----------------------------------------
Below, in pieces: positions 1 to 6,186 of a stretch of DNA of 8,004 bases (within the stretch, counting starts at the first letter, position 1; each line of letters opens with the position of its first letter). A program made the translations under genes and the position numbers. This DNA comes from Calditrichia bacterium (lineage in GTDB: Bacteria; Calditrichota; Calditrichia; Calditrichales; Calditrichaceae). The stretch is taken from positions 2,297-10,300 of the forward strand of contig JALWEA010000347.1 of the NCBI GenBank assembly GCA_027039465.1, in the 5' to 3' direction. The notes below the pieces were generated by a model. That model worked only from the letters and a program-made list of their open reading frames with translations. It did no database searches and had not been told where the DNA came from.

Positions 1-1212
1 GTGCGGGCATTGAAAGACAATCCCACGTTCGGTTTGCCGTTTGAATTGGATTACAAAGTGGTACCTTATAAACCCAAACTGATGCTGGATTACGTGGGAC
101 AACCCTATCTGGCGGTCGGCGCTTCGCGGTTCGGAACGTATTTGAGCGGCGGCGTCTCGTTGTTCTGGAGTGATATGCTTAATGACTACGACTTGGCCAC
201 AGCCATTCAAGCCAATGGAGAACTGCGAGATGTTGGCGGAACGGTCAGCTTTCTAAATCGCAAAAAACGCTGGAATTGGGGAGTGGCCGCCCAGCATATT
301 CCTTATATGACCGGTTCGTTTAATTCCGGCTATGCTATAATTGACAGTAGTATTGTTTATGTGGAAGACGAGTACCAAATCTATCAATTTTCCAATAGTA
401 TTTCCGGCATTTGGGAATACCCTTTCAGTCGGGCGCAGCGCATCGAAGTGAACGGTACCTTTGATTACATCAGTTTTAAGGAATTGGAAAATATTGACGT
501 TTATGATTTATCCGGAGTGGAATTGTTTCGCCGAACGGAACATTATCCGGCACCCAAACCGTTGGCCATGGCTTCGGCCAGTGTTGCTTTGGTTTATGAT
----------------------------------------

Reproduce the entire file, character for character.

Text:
Below, in pieces: positions 1 to 6,186 of a stretch of DNA of 8,004 bases (within the stretch, counting starts at the first letter, position 1; each line of letters opens with the position of its first letter). A program made the translations under genes and the position numbers. This DNA comes from Calditrichia bacterium (lineage in GTDB: Bacteria; Calditrichota; Calditrichia; Calditrichales; Calditrichaceae). The stretch is taken from positions 2,297-10,300 of the forward strand of contig JALWEA010000347.1 of the NCBI GenBank assembly GCA_027039465.1, in the 5' to 3' direction. The notes below the pieces were generated by a model. That model worked only from the letters and a program-made list of their open reading frames with translations. It did no database searches and had not been told where the DNA came from.

Positions 1-1212
1 GTGCGGGCATTGAAAGACAATCCCACGTTCGGTTTGCCGTTTGAATTGGATTACAAAGTGGTACCTTATAAACCCAAACTGATGCTGGATTACGTGGGAC
101 AACCCTATCTGGCGGTCGGCGCTTCGCGGTTCGGAACGTATTTGAGCGGCGGCGTCTCGTTGTTCTGGAGTGATATGCTTAATGACTACGACTTGGCCAC
201 AGCCATTCAAGCCAATGGAGAACTGCGAGATGTTGGCGGAACGGTCAGCTTTCTAAATCGCAAAAAACGCTGGAATTGGGGAGTGGCCGCCCAGCATATT
301 CCTTATATGACCGGTTCGTTTAATTCCGGCTATGCTATAATTGACAGTAGTATTGTTTATGTGGAAGACGAGTACCAAATCTATCAATTTTCCAATAGTA
401 TTTCCGGCATTTGGGAATACCCTTTCAGTCGGGCGCAGCGCATCGAAGTGAACGGTACCTTTGATTACATCAGTTTTAAGGAATTGGAAAATATTGACGT
501 TTATGATTTATCCGGAGTGGAATTGTTTCGCCGAACGGAACATTATCCGGCACCCAAACCGTTGGCCATGGCTTCGGCCAGTGTTGCTTTGGTTTATGAT